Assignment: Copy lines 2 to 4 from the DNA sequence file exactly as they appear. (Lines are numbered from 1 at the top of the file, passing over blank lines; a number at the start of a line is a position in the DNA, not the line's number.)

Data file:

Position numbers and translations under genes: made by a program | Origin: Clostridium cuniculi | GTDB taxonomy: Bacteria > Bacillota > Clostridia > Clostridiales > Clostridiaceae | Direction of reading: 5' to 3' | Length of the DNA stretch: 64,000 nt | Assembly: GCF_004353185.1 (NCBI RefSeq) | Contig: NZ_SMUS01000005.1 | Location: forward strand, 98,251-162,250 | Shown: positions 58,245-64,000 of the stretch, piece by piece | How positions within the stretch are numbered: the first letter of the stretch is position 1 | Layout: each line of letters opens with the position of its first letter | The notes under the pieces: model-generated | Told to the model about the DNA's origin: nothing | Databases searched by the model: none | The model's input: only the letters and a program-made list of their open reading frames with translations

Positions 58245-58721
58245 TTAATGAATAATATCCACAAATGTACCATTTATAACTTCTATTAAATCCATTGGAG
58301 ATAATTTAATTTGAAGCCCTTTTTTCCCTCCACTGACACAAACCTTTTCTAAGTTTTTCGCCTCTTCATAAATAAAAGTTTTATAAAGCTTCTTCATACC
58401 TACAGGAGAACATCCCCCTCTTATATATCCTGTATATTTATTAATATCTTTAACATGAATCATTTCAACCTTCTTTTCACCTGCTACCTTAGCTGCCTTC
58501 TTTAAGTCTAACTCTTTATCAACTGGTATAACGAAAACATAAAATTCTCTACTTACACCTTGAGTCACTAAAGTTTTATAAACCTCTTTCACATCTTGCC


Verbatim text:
Positions 58245-58721
58245 TTAATGAATAATATCCACAAATGTACCATTTATAACTTCTATTAAATCCATTGGAG
58301 ATAATTTAATTTGAAGCCCTTTTTTCCCTCCACTGACACAAACCTTTTCTAAGTTTTTCGCCTCTTCATAAATAAAAGTTTTATAAAGCTTCTTCATACC